In 1752, the estate of Reykjavik was donated to a Danish-owned institution by the Danish King. Following that, Skuli Magnusson, regarded as the father of Reykjavik, established wool workshops in a time when Reykjavik’s small trading society started to thrive. This was a turning point for Reykjavik’s standing in history. Meanwhile, other industries also began to loom such as fisheries, sulfur mining, shipbuilding, and agriculture. Later in 1786, Reykjavik gained its charter and became one of the six trading communities in Iceland and the only one that held the charter permanently. The city of Reykjavik also witnessed the trading expand from Danish monarchy to all nationalities in 1880.
The economic establishment reinforced the Icelandic nationalism in which Reykjavik played a crucial role in the political side of the history. When the rise of the Icelandic nationalism demanded independence, Iceland needed a parliament. Although Iceland has the world’s first parliament since 930 AD, it discontinued in 1800. Reykjavik came into the political picture with its location advantage, so the world’s first parliament ‘Althing,’ based in Thingvellir, was finally re-established in Reykjavik in 1845. The location of the parliament therefore effectively instated Reykjavik as the capital city of Iceland.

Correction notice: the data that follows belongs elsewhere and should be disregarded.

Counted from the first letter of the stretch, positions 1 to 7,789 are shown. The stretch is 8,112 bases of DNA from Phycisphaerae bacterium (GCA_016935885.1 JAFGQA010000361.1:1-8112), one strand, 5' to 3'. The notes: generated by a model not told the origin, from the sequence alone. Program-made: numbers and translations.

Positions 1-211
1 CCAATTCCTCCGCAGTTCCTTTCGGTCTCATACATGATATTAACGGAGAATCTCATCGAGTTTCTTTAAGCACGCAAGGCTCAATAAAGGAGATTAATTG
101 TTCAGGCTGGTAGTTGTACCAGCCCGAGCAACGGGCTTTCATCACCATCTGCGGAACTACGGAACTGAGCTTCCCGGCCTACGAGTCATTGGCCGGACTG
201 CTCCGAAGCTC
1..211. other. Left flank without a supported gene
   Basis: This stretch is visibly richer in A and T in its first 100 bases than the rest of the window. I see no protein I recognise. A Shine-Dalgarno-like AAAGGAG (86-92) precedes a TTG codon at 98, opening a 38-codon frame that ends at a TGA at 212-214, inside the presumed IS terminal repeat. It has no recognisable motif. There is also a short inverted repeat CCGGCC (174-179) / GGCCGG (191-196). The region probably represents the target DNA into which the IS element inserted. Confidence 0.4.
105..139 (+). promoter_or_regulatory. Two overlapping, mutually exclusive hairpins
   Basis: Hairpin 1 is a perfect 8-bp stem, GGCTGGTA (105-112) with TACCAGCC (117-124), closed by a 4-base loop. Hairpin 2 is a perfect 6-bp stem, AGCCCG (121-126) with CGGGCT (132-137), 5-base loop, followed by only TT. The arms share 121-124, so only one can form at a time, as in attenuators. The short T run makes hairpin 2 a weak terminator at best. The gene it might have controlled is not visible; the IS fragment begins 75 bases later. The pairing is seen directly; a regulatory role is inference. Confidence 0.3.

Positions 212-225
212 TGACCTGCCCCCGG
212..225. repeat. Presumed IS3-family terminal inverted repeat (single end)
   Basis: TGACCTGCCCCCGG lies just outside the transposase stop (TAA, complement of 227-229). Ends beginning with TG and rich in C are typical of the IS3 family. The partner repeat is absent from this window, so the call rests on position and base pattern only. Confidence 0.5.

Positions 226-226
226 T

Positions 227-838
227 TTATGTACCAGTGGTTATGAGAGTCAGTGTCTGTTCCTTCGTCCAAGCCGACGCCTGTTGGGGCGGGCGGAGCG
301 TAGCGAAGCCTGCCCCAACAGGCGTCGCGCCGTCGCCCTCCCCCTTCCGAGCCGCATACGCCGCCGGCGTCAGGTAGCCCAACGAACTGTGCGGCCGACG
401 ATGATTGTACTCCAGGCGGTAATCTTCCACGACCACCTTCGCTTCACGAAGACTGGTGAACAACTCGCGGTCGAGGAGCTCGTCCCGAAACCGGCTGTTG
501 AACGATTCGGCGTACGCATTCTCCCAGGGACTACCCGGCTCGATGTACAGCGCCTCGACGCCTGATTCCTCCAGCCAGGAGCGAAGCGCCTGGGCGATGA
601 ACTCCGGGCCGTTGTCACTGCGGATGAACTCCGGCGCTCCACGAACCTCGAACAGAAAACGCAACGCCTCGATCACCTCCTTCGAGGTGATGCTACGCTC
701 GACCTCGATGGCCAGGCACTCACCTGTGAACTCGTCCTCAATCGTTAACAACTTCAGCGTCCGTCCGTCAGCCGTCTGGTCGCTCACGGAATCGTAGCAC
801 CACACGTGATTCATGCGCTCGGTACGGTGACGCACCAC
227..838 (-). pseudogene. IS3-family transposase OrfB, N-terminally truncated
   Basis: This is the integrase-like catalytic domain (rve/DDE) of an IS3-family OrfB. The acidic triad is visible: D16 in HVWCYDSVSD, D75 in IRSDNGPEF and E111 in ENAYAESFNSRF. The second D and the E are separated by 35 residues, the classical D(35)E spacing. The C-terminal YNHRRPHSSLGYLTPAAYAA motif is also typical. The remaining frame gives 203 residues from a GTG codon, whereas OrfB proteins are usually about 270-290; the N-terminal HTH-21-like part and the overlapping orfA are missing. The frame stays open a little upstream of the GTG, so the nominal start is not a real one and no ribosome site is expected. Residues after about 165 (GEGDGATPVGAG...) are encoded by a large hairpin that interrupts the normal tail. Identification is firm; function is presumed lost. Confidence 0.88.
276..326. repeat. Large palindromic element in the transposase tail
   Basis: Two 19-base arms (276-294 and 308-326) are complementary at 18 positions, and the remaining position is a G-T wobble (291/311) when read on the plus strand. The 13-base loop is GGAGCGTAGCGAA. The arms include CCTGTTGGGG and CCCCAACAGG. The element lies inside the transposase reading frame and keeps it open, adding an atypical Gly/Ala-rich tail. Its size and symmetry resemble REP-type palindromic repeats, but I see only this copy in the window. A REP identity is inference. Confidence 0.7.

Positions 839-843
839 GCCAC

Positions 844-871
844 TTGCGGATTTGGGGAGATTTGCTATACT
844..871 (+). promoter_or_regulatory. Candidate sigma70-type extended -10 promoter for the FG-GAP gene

101 refers to the zip code or postal code of Downtown Reykjavik. From the map below you can see it covers an area that covers most of the landmarks and interesting highlights.
We can see Reykjavik has expanded quite a lot over the years. In the late 19th century, Reykjavik basically serviced as a harbor and trading center that we now call the ‘Old Harbor’ and Kvosin. These two areas now constitute the ‘Midbaerinn,’ meaning the city center. Laekjargata Street is an immediate border between the trading zone and the countryside. It’s a drastic contrast from the past when most parts of Iceland were farmland, and people judged the dwellers from the tiny part of the country as “downtown rat,” or Midbaejarrotta in Icelandic.